It’s official, and now that the rollercoaster that was this week is over, I can share this bit of news with all of you. In the midst of the madness, I celebrated my 50th birthday. Yes, I am now a half-century old.
I think I’m supposed to feel different because friends and colleagues keep asking me, “How do you feel?” Is 50 supposed to feel different than 49? Am I supposed to be sad? Contemplative? Excited?
What I can say, having survived a head injury, the result of a car accident, and then 13 coronary stents, is, “I’m very happy to be here.” Is that enough? Should there be more? According to celebrities who reach an insert-age-here milestone and then write a book and go on talk shows to shout how wonderful it is to be said age, I should be glowing — but the only thing that appears to be glowing is the fifty shades of gray in my hair.
The chronological number truly means nothing to me. It’s the feeling number that counts — and there are days when I feel 30 and days when I feel 80 and days when I feel just right.
Nevertheless, 50, I’m told by current members of the club, has its perks. For starters, I now have an admirer — a stalker, really, who goes by the name AARP. Persistent in its efforts, my suitor sends me letters and emails daily in an attempt to get my attention. Flowers, AARP. Flowers would be a much more romantic touch.
I’ve also been informed that now that I’ve achieved 50, my inner censorship button is shut off and I’m free to roam about the cabin and say anything and everything. I’m not sure I’m ready for that kind of freedom, but I’m willing to give it a try.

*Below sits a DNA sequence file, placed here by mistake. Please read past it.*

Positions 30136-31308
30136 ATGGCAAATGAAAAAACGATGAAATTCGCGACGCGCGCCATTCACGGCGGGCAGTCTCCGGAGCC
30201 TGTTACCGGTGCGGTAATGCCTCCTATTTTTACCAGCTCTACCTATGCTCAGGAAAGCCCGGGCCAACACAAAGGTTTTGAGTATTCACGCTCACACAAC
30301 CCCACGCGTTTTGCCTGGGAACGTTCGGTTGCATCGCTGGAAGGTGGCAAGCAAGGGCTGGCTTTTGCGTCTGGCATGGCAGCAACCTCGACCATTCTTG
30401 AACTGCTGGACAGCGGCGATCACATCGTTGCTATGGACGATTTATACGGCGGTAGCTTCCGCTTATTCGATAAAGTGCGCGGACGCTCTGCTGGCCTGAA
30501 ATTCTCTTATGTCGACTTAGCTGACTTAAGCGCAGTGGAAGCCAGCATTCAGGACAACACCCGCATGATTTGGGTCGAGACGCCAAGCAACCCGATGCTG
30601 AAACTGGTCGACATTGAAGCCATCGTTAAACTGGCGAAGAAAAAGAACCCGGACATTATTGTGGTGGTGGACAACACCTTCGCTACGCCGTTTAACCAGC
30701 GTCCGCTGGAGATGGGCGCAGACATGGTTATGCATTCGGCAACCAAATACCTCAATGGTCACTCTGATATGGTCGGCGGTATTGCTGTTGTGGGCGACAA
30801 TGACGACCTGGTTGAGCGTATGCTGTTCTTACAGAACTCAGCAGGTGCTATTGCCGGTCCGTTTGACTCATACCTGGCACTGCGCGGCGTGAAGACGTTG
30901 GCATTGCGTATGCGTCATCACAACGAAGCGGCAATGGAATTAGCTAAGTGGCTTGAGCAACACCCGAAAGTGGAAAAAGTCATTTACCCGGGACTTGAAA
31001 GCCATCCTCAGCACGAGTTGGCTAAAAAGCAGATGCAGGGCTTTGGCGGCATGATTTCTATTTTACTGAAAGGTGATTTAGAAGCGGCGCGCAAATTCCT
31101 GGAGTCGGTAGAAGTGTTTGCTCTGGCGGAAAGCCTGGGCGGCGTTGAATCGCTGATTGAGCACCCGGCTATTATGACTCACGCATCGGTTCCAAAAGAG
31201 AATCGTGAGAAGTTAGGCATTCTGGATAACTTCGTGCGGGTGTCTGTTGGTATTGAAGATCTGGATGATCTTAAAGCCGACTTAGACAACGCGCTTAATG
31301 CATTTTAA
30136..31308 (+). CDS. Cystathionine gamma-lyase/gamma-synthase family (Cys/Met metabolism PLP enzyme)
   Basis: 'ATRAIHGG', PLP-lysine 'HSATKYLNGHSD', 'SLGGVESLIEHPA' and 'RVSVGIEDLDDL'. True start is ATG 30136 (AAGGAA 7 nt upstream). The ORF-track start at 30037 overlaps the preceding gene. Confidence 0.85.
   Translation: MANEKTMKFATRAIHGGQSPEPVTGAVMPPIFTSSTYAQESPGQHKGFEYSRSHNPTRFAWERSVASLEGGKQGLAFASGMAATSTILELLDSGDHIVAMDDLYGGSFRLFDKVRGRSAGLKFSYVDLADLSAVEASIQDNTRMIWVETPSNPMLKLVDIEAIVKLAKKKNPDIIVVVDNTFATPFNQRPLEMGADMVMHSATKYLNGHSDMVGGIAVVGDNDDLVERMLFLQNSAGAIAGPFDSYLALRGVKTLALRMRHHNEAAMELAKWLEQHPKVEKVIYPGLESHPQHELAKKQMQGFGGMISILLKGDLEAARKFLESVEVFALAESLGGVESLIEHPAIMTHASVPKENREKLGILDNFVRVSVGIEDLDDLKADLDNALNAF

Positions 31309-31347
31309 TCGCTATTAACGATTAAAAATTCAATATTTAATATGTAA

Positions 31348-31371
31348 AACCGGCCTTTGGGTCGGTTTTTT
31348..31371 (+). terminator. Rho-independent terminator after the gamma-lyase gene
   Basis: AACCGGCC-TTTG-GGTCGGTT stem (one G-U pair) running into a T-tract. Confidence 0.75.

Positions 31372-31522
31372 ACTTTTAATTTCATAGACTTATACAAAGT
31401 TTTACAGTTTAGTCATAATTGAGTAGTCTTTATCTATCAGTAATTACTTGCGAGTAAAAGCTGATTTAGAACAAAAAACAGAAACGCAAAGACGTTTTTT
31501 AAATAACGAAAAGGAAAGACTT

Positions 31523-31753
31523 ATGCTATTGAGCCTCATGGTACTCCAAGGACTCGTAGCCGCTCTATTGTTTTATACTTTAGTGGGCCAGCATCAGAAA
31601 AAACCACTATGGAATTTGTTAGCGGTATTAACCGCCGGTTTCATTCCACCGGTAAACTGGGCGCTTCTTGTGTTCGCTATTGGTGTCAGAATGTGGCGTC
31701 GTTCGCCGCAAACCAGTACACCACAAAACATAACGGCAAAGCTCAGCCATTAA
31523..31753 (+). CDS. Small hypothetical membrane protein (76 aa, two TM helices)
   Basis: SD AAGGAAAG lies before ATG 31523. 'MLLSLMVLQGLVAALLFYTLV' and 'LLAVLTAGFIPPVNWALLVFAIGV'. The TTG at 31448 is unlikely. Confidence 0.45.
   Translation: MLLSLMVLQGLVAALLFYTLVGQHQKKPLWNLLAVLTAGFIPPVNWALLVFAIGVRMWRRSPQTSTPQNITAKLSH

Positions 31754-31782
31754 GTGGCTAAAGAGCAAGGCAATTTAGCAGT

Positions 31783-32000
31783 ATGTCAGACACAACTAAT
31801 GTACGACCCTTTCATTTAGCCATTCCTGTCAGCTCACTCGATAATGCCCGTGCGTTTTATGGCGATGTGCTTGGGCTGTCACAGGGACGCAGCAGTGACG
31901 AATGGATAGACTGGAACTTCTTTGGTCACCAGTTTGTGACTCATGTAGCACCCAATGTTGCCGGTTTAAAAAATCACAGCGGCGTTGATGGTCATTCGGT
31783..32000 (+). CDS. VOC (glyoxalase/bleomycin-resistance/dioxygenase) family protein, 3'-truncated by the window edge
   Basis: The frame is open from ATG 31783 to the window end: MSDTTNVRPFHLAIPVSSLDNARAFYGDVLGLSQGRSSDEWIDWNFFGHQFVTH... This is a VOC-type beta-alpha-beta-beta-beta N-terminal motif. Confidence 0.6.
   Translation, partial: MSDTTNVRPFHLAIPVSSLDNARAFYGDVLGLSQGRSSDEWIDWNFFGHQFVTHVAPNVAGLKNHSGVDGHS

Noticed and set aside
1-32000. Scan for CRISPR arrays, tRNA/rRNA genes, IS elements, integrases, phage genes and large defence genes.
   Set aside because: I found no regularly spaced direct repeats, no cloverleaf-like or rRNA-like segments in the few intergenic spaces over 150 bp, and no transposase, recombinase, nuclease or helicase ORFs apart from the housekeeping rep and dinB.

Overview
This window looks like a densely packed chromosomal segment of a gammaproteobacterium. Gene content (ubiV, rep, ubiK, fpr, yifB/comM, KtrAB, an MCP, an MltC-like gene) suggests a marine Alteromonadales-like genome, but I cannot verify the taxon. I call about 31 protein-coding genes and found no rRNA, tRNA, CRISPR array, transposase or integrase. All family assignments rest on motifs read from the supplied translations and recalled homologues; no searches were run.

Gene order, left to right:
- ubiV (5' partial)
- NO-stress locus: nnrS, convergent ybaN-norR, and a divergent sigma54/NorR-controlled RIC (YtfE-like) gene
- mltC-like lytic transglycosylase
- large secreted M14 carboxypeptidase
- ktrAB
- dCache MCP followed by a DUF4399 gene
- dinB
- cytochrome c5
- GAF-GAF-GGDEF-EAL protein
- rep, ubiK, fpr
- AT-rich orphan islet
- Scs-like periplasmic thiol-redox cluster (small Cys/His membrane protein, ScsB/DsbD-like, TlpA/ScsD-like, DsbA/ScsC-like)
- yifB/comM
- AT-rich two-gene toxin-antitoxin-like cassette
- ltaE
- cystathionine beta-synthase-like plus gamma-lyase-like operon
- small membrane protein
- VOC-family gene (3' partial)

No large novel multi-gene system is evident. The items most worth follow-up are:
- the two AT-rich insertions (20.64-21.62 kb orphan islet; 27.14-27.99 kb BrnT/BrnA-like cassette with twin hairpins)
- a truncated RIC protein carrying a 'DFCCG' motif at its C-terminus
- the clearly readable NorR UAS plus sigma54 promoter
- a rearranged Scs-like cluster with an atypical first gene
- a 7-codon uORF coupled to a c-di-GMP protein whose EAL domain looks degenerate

With that in mind, I have some questions about the 50’s experience. If you’re in the club, feel free to answer. If you’re still working your way up to the required membership age, you may have your own questions and my panel of commenting experts may be able to provide some guidance.
1. Does gray hair have a mind of its own?
For most of my life, I’ve combed my hair in the same direction. At this stage, each strand, like well-trained soldiers, knows what I expect of them and they easily fall into place.
But not the grays. They’re a bit more rebellious, different textured, and determined to remain untamed. Even the whiskers in my beard are disobedient. I think the gray whiskers press themselves against the surface of my skin, waiting for the blades to pass over them. Once the danger has moved on, they spring up to full attention, no different than the one blade of grass that always seems to be just out of reach of the mower.
2. While we’re on the subject of gray hair, who is that middle-aged man and what has he done with the image of me that I think I am?
This is perhaps the one thing I can never — will never — get used to: my reflection. As I go about my day, I don’t consider how I look. I forget that that there is more gray than brown in my hair, forget that I now wear glasses, forget that my waistline is a little fuller. In my mind, I’m younger than my age.
And then I pass a store window and see me — and each time, I’m stunned, as if I’m seeing a familiar face after several decades. The conversation in my head goes something like this: “I can place the face, but, boy-oh-boy, he’s aged — and somehow, I haven’t changed a bit.”
I know, a “duh” moment.
3. Is there an anatomy book for people over 50?
If not, there certainly should be. That thought occurred to me after a day of spring cleanup. That night, once showered and relaxed, I felt a pain somewhere deep between my hip and my waist, and I could only feel it if I walked a certain way. I wish I could be more specific, but I never considered that part of my body, much less have an actual name for it.
This might actually be a good time to bring up my idea for a pre-garden season training camp — kind of like the kind for baseball players, only with more deep knee bends and hoisting.
So, who am I at 50?
I’m certainly more gray, more achy and more thankful — but I’m far from dead. In fact, I like to think that I’m a bit like the Hydrangea above, which I spotted while cleaning up. Older and woodier, but when touch I the ground, roots take hold and new green emerges.